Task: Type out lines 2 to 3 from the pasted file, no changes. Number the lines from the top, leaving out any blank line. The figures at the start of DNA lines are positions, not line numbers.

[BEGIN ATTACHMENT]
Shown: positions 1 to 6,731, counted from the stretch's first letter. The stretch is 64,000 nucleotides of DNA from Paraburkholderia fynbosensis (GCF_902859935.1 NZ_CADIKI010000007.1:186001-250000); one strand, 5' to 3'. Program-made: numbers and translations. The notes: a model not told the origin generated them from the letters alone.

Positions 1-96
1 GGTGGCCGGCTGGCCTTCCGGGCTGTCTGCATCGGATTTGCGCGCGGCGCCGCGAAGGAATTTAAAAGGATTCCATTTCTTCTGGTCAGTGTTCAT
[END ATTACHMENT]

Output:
Positions 1-96
1 GGTGGCCGGCTGGCCTTCCGGGCTGTCTGCATCGGATTTGCGCGCGGCGCCGCGAAGGAATTTAAAAGGATTCCATTTCTTCTGGTCAGTGTTCAT